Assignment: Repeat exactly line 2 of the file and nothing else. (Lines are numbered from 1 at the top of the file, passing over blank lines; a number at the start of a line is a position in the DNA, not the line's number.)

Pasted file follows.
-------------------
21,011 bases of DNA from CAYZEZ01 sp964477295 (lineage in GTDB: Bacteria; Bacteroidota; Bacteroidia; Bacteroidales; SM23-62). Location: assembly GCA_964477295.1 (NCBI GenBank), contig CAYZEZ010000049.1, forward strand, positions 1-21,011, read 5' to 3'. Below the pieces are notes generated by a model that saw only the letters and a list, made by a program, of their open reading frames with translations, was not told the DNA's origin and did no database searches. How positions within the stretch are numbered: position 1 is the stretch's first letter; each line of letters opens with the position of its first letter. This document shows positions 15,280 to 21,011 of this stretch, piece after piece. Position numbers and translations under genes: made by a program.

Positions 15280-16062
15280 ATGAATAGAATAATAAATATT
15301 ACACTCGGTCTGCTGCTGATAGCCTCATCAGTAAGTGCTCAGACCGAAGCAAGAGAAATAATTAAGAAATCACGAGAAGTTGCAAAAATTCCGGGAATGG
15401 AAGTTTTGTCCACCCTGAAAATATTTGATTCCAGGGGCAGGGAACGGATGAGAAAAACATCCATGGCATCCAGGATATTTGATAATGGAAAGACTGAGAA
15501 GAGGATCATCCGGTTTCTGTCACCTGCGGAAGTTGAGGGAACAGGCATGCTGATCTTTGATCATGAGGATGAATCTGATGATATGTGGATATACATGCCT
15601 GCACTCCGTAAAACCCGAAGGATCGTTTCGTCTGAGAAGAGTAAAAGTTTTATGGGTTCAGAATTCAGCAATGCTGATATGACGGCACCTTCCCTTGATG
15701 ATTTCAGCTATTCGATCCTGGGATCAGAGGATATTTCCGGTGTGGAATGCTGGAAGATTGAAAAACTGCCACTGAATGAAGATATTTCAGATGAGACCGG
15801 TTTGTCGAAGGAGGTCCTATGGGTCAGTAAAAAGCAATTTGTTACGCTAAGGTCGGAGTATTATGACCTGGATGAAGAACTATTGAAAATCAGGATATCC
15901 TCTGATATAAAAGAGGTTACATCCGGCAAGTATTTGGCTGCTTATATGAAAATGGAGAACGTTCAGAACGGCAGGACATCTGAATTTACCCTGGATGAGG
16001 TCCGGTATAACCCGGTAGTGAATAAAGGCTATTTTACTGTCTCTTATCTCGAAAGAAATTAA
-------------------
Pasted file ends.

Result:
Positions 15280-16062